Wednesday, July 20, 2011

A Person, Not a Project

As we stood talking about our children and the ins-and-outs of parenting, fellow church member, Weisan Hui, made a profound statement: "We have to remember to view each one as a person, not a project."

How can that be profound?  I mean, c'mon!  Could there be any more self-evident statement? And yet, it cut me to the quick.  A project.  Unfortunately, that all too accurately characterizes much of my approach to parenting my boys when they were little.  I must say, in my own defense, that their individuality, their personalities and their creation as Imagers of God, did not ENTIRELY escape me...and were even important to me on some level.  

But truth be told, the majority of my decisions were less about relationship and more about accomplishing something.  Afterall, I am a task-oriented person.  Show me what the outcome needs to be and I will dedicate myself to working intensely to bring it about!  How bad can that be when the things I hoped to accomplish as a mom were Good Things?!  I wanted my boys to love God, to serve His people, to be a blessing to others, to be hard workers, and to be lights in the community.  Those are noble goals and righteous desires, right?

But underneath all of my efforts to train them in these ways, was a desire to successfully conquer this project of parenting and produce a satisfactory product...i.e. a particular kind of child/person. 

It is really difficult for me to confess that reality, because I was very unaware at the time that I was approaching parenting more as a project than a relationship.  In my head and heart, what I truly desired was for my children to love God and love their neighbors, and I would have denied that they were a project for me.  But looking back on my actions and reactions - i.e. my emotions and behavior - I must admit they reveal that I wanted to bring those things about in a prescribed manner which was more about a measurable outcome than personal relationship.  I recognize this now because I can see that when my approach didn't produce the RESULTS I wanted, I was frustrated, confused and discouraged.

I can only thank God that He uses even our most distorted efforts, and that He also sees fit to withhold the desired outcomes along the way, forcing us to face the flaws and sins that have motivated us.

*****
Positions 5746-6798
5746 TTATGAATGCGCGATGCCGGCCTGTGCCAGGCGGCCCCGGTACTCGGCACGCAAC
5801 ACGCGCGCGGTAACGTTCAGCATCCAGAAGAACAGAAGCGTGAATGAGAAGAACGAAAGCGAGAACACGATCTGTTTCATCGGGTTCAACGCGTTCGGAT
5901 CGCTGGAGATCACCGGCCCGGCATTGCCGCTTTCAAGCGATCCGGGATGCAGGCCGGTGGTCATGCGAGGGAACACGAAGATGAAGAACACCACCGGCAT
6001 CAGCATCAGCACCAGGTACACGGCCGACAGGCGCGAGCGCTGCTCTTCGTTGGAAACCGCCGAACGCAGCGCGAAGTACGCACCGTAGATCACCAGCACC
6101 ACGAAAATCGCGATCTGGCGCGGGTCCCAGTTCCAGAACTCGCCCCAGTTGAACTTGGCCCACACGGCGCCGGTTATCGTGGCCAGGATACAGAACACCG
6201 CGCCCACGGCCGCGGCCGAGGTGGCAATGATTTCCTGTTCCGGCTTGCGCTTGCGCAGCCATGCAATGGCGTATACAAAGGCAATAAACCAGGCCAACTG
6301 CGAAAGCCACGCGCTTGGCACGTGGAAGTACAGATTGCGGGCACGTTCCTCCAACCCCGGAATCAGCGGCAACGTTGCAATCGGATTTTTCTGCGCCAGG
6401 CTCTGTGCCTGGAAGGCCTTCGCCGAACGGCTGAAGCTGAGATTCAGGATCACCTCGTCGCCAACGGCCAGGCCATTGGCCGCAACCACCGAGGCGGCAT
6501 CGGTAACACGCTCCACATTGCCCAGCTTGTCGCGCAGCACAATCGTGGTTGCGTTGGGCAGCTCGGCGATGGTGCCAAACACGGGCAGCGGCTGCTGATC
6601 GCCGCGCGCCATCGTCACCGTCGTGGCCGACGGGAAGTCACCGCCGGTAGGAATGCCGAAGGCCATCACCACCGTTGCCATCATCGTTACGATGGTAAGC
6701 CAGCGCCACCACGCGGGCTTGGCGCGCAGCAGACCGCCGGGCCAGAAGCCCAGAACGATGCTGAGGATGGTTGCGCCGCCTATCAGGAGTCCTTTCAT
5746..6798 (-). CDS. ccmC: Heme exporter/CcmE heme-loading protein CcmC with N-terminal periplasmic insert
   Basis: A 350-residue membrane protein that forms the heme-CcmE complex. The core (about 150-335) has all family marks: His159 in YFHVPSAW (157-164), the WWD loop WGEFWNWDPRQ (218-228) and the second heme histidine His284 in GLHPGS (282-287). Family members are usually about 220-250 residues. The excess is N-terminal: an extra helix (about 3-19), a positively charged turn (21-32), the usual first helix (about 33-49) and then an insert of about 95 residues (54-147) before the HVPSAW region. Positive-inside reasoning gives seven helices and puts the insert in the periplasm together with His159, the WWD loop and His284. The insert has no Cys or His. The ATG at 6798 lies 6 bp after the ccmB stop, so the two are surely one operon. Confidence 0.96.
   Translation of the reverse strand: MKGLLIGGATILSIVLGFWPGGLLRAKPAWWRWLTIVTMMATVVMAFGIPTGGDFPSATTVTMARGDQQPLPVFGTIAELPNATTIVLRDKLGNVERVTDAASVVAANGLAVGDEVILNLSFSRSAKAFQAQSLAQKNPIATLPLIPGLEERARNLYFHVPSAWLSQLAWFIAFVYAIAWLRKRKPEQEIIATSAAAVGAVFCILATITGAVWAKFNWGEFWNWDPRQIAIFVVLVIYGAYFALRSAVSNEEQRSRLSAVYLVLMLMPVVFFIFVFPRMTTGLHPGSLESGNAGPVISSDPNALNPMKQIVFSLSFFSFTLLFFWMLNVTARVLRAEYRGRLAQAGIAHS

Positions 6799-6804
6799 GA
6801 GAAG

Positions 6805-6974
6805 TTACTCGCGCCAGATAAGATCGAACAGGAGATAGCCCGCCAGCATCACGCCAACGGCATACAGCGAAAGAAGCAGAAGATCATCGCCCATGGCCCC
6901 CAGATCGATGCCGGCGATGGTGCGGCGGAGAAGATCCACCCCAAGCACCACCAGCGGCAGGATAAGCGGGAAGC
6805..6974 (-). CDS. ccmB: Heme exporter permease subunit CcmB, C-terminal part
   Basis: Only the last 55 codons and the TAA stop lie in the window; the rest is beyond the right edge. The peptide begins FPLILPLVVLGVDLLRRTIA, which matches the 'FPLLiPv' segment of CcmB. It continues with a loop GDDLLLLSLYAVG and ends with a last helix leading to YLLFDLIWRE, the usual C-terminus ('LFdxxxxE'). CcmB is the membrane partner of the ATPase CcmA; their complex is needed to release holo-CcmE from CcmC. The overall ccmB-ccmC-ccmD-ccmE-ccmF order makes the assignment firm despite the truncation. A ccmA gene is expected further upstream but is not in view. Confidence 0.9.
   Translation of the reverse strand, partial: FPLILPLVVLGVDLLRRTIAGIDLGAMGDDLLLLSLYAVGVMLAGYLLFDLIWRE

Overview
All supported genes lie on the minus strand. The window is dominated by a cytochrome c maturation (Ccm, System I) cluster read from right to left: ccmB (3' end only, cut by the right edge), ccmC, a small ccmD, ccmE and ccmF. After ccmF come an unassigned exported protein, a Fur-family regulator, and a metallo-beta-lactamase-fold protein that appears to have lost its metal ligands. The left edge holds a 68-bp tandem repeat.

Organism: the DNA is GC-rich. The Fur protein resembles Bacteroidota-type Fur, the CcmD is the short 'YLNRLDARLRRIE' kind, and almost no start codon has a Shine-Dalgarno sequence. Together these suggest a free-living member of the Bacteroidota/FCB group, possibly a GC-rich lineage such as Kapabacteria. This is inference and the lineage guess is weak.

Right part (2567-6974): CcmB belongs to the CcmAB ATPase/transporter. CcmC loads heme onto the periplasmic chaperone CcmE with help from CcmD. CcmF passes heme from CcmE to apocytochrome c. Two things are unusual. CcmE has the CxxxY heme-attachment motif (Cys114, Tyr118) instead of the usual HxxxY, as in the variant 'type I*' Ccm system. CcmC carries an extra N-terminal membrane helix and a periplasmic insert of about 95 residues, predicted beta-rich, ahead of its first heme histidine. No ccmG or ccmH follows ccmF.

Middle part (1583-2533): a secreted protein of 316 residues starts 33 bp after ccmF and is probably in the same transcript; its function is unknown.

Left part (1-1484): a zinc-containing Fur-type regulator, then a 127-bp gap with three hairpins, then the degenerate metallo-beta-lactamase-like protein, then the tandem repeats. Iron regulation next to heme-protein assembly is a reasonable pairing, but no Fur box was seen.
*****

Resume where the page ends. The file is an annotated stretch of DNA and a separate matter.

I encourage you to take some time and think about how you might parent differently if your primary desire were to understand your child and his unique make-up as an Imager of God, rather than to fit him into a mold.

I feel like I have to make a qualification here!  I am not trying to say that all methodologies are bunk, or that requiring your child to do things that may not "fit" his personality is wrong.  I am mostly talking about examining the driving forces behind the ways we parent. 

We need to ask ourselves:

Am I doing this solely to make my life easier and fit the pattern I want it to fit? 

Am I doing this in order to present a model family so that others judge me as a good and successful parent?

Am I doing this because it is what others expect?

Am I doing this to gain leverage over my life and children and future?
(Btw, there is SOME merit in each of those approaches!  Sometimes it is necessary for the efficient function of the home and for the parents' sanity, to require things that simplify the parents' lives!  It can be helpful to ascertain what others think of our parenting...we can often gain wisdom from their objective perspective!  Sometimes doing what others expect, can be an act of sacrificial love that benefits and encourages them!  Etc.)

The overall question is, when I require obedience from my children in particular incidents and in particular ways, WHY am I doing it?  Am I parenting as a task that must produce a certain kind of child? I doing this for the nurture of this child and his relationship to God, to others, to me and to the rest of the world?  Am I seeking to know, understand, shape, guide and guard a unique individual with unique gifts, unique perspectives on life, unique needs and desires, so that he becomes all that God intended him to be? 

I know one thing.  Throughout the years, God has moved me toward relationship and away from the project mentality, but He has largely done it through frustrating my efforts and disappointing my expectations!  When my children fail to conform to my prescribed plan for them, I am forced to step back and examine myself and my boys, and then I begin to grasp the necessity of knowing them and parenting each according to his bent.

One final thought: This conversation with Weisan took place over a year ago, but his statement has continued to work on me.  We are all prone to forget how powerful our words are, and how profoundly we can impact one another when we take the time to engage one another even in brief and simple conversations!

Y'all have a good day now.


Susan said...

This is a great post. I tend to treat my children like projects as well. I don't like being treated like someone's project ....why would I treat my children that way.
Sometimes I think I even treat myself this way! I'm glad God made us for relationship with Him and we aren't His "grand project."

Susan said...

Also, I like your ending reminder that our words do impact others!

Lori Shaffer said...

Susan, as I was writing this, I wondered how very difficult it must be to parent LOTS of children with a view to relationship! It requires so much more of us than a project approach! God bless you as you continue to love and nurture all of yours!

Mrs. Woodward said... very true.

Lori Shaffer said...

Mrs. Woodward?? :-)

Thanks for stopping by!

Nelson said...

I love this! So much truth here.

s g said...

Thank you for this post. I often find that I am bent on controlling instead of showing Jesus.

~Susan G.

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